The book’s purpose was not to extol each woman for her achievements but to recognize the struggles, sacrifices, and challenges she faced while serving her Lord and her church. How was her faith tried, and how did God sustain her in her labors? I found this aspect of the book most powerful, particularly in the lives of women who I remembered from my youth but who, unknown to me, had come through much before I met them. Such personal struggles rarely appeared as prayer requests in missionary letters which, to my young mind, made them seem like “super Christians” or plaster saints. Back then, women didn’t open up as readily as today, at least not publicly. But I’m sure each would sing heartily “Father, I know that all my life is portioned out for me.”[1]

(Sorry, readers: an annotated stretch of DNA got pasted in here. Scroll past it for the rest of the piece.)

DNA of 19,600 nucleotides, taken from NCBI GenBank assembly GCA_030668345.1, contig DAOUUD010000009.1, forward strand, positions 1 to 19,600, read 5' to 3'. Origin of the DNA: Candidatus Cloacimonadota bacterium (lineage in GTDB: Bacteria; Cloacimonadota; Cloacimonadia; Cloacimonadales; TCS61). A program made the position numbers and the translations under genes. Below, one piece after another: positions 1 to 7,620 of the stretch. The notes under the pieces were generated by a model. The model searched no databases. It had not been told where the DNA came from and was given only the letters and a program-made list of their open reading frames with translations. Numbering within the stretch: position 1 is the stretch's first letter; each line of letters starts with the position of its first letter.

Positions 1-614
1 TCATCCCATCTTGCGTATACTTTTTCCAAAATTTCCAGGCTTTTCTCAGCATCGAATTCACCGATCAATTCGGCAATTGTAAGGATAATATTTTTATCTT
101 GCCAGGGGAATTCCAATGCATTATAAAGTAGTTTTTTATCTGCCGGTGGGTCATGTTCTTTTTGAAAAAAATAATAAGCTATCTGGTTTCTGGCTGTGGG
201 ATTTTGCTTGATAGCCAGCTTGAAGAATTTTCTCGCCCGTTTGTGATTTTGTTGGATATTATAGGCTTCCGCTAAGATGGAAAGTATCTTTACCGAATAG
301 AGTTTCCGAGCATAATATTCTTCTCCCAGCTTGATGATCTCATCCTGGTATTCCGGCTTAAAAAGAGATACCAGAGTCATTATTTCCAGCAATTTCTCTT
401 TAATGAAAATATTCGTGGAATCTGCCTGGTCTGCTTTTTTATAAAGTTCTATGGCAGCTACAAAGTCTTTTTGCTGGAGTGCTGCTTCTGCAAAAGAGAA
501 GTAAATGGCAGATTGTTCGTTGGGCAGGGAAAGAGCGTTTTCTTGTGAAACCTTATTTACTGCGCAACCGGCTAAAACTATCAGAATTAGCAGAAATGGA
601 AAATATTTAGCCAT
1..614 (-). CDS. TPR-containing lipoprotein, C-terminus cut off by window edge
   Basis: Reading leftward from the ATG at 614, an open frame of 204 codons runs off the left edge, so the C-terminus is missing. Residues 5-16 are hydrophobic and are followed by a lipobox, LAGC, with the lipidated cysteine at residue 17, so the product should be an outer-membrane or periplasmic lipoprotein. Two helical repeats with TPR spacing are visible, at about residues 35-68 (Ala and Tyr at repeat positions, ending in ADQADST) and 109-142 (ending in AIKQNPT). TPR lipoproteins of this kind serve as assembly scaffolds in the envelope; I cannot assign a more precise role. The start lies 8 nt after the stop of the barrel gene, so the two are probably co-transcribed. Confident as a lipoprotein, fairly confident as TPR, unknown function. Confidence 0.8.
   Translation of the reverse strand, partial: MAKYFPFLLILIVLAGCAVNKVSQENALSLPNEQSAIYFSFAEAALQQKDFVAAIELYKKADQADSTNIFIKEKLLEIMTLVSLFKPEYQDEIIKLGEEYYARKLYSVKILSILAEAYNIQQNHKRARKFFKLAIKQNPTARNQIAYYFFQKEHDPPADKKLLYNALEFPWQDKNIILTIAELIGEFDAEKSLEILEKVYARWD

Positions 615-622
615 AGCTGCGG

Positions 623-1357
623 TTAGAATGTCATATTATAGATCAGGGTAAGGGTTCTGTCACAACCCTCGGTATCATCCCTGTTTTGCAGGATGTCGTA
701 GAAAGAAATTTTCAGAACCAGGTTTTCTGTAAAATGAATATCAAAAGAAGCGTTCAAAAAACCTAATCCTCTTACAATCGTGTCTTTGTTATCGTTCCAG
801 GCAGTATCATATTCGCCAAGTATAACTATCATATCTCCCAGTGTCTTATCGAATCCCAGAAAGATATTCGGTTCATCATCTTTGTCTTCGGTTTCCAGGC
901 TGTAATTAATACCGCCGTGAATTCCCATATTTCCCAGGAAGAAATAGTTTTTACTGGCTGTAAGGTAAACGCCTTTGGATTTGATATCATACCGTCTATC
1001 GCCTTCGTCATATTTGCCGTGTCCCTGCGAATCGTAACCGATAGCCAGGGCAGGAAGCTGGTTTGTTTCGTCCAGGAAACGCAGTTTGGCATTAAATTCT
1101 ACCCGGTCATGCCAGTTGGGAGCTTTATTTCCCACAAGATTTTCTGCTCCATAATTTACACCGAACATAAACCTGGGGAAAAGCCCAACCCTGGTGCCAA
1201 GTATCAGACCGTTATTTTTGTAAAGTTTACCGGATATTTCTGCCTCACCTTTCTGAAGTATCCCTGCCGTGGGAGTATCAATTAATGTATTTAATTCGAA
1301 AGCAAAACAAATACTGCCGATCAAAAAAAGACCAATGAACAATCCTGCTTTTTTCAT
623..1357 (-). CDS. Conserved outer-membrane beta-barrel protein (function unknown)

Another theme that struck me was how God brought each woman into her place or places of service and how he prepared her for those good works she would do to his glory. Each woman’s tale is different, but there are similarities. Her original, admirable plans for serving the Lord took a different turn. Or she crossed paths with an OPC pastor or member, and her thinking was changed or her appreciation of the Reformed faith was deepened. Her beliefs led her to search for a church where the whole counsel of God was faithfully preached and, if necessary, work toward the establishment of such a congregation in the town where God had placed her. She was instrumental in the nurturing of the next generation of the OPC including future officers and their wives, either her own children or her spiritual children, and so the denomination grew as she planted, others watered, and God gave the increase. Do we believe in God’s sovereign purposes? Certainly, and sometimes he blesses us further by revealing how he worked and is working in the details.